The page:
What Does the UK’s New Independent Film Tax Credit (IFTC) Mean for Productions?

Zach Duthie
Zach Duthie Member, Administrator Posts: 49
edited March 12 in Producers

As the UK government strengthens its support for productions, find out what the latest changes to the incentives regime mean for you.

In the latest budget announced on March 6, 2024, Chancellor Jeremy Hunt included a range of new measures to be introduced to the UK incentive landscape. Combined with the introduction of the Audio-Visual Expenditure Credit (AVEC) earlier this year, this represents the biggest change to the UK incentive landscape in nearly a decade.

These changes and enhancements underpin the government’s ongoing commitment to the creative sector incentives as they have, in each case, increased the incentive proceeds available on a like-for-like basis (as shown in the table below).

The two main changes from the budget are:

  • The introduction of an entirely new Independent Film Tax Credit (IFTC); and
  • An enhancement of the rate of credit payable on visual effects (VFX) costs.

While further information is required on a number of key areas, this article sets out what we know so far about how these changes will affect your upcoming productions.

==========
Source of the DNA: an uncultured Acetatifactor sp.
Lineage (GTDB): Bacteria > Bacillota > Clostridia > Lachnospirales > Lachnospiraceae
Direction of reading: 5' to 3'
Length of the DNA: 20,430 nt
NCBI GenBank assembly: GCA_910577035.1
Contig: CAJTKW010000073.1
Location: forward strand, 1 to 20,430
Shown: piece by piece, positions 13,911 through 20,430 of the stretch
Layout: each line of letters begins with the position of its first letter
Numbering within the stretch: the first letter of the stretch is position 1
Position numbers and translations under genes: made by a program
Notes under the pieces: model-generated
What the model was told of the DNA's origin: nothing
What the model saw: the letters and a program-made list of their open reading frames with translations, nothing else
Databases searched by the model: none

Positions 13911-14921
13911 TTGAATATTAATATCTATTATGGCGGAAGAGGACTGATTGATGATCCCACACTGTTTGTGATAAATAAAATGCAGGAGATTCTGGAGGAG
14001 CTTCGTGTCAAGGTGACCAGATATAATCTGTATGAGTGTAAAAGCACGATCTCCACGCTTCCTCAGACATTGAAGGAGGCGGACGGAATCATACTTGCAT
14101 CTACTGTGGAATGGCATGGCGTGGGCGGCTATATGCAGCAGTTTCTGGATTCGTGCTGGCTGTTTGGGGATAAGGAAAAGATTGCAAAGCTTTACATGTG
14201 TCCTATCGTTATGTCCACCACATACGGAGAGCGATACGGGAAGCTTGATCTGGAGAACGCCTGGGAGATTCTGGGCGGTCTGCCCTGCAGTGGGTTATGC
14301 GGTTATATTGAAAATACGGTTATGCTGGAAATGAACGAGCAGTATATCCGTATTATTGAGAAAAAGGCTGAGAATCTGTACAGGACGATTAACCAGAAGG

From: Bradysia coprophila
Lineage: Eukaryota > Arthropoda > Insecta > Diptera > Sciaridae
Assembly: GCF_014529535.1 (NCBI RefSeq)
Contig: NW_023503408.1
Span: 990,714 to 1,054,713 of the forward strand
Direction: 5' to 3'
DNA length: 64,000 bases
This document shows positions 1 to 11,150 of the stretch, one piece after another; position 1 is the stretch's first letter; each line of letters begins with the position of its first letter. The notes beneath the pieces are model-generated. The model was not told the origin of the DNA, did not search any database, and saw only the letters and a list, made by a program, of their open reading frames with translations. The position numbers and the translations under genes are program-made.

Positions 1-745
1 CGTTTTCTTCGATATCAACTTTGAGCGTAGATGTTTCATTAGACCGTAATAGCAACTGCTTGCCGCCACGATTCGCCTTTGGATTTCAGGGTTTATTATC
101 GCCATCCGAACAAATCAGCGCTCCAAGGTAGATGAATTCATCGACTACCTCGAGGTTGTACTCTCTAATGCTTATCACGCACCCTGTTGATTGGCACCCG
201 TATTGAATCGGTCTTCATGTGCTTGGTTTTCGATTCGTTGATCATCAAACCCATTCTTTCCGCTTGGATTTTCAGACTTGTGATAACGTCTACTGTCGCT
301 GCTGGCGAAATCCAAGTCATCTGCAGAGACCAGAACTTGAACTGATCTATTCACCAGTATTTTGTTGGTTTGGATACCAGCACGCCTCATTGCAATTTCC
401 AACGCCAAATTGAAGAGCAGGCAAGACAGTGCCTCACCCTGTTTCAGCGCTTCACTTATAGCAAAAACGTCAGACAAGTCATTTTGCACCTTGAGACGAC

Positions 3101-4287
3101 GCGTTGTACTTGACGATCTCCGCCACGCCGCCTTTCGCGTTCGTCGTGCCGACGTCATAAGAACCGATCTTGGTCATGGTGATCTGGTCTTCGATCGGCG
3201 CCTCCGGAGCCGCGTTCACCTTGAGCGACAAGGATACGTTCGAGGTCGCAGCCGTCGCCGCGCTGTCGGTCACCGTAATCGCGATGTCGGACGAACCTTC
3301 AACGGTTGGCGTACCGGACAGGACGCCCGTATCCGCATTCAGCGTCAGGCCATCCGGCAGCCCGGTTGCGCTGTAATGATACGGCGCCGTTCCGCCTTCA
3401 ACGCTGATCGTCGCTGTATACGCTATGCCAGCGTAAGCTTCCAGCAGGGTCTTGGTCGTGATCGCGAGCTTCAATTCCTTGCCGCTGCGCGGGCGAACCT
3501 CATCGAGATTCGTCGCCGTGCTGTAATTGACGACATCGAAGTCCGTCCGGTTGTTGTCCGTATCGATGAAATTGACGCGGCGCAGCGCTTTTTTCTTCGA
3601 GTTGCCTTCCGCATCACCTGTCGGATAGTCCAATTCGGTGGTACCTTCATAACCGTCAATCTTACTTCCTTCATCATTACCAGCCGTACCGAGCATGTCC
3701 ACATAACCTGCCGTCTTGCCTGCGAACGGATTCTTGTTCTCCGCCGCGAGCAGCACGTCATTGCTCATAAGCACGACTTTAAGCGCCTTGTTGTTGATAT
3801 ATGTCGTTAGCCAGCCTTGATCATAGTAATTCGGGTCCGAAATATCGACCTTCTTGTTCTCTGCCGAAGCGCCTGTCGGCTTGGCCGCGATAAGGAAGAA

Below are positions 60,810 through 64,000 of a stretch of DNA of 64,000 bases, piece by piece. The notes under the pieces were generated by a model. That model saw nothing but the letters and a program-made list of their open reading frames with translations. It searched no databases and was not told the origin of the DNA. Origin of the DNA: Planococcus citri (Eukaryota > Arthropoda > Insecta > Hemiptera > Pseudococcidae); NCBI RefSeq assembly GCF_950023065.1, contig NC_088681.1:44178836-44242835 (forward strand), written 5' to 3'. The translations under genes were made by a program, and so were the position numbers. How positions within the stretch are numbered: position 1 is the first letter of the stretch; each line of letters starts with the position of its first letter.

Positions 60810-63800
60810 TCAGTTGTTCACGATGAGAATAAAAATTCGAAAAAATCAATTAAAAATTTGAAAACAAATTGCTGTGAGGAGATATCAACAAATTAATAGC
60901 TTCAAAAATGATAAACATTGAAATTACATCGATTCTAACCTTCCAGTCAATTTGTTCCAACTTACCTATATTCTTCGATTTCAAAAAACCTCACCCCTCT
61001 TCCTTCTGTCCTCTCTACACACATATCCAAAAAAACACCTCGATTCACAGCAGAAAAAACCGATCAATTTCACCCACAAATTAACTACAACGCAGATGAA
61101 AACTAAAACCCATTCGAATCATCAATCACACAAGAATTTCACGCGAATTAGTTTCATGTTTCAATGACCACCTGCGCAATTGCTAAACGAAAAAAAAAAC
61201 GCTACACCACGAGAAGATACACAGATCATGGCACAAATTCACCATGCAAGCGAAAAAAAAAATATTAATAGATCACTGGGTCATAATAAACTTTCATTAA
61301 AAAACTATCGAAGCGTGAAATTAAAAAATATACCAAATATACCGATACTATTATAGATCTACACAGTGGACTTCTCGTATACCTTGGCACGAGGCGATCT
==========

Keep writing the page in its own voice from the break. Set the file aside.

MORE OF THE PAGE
What is the IFTC?

The IFTC is a new credit that sits within the recently introduced AVEC alongside the Film, High-End TV, Animation and Children’s TV regimes. It is an addition to the suite of incentives already available and does not replace any existing incentives.

The relief is aimed at independent film productions with a budget (excluding marketing and distribution costs) of less than £15m.

A new test will also be introduced, to be administered by the British Film Institute (BFI), under which films will need to either:

  • Have a UK writer; or
  • Have a UK director; or
  • Be certified as an official UK co-production

What is the IFTC worth?

The IFTC will have an initial credit rate of 53% of qualifying expenditure. However, as with the AVEC, this rate is subject to UK main rate corporation tax of 25%; therefore, the effective rate of credit is 39.75%.